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See detailClinical PET in oncology
Rigo, P.; Paulus, P.; Bury, Thierry ULg et al

in Radioactive Isotopes in Clinical Medicine Research XXII (1997)

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See detailStaging of the Mediastinum: Value of Positron Emission Tomography Imaging in Non-Small Cell Lung Cancer
Bury, Thierry ULg; Paulus, P.; Dowlati, A. et al

in European Respiratory Journal : Official Journal of the European Society for Clinical Respiratory Physiology (1996), 9(12), 2560-4

Recent studies have shown limitations of morphological imaging in staging mediastinal lymph node involvement in lung cancer. In contrast to computed tomography (CT), which depends primarily on anatomical ... [more ▼]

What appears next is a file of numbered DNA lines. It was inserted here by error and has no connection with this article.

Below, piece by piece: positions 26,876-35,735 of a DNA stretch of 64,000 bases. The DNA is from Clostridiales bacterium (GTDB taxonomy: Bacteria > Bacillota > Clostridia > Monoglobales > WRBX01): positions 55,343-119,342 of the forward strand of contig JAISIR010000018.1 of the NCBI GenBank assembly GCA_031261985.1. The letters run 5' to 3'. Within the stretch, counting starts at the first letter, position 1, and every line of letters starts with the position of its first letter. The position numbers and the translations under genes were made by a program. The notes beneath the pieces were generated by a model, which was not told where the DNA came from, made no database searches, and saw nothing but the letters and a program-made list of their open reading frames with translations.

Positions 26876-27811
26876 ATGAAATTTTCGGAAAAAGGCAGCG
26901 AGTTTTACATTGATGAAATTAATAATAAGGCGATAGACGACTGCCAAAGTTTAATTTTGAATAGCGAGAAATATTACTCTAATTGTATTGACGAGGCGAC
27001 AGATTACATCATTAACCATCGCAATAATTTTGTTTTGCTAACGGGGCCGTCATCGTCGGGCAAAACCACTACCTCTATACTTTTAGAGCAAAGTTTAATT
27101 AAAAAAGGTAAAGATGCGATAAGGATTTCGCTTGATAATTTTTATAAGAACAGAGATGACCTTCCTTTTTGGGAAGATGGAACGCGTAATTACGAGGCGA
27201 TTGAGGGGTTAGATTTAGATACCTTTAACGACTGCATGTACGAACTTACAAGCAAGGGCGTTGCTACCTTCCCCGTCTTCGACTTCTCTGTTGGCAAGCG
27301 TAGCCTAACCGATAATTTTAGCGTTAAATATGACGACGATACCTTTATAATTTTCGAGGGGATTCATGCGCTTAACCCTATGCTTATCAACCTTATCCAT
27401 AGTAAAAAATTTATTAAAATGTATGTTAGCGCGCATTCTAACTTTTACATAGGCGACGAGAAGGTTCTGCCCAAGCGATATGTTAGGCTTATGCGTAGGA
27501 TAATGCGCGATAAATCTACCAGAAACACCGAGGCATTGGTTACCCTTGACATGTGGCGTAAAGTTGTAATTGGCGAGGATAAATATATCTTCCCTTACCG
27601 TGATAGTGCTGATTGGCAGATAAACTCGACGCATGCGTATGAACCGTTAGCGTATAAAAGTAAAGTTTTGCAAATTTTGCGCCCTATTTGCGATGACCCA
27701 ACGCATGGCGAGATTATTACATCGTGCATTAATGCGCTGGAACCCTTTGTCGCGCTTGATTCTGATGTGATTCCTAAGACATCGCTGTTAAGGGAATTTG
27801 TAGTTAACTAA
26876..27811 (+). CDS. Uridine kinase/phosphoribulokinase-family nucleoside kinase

Recent studies have shown limitations of morphological imaging in staging mediastinal lymph node involvement in lung cancer. In contrast to computed tomography (CT), which depends primarily on anatomical imaging features, positron emission tomography (PET) with 18-fluorodeoxyglucose (FDG) depends mainly on the metabolic characteristics of a tissue for the diagnosis of disease. We have performed a prospective study comparing FDG-PET and CT of the thorax in the presurgical assessment of the mediastinum in 50 patients with newly diagnosed non-small cell lung cancer (NSCLC). CT and PET scans were interpreted separately, and results were compared to pathological staging obtained during thoracotomy. Hilar or mediastinal lymph node involvement was present in 58%. In staging for lymph node involvement, CT had a sensitivity of 72% and specificity of 81%, whereas PET had a sensitivity and specificity of 90% and 86%, respectively. When the PET study was compared to histological results, there were four cases showing more advanced mediastinal involvement with PET and four cases showing less involvement with PET. From our preliminary results, we conclude that positron emission tomography with 18-fluorodeoxyglucose is significantly more accurate than computed tomography in the mediastinal staging of non-small cell lung cancer. [less ▲]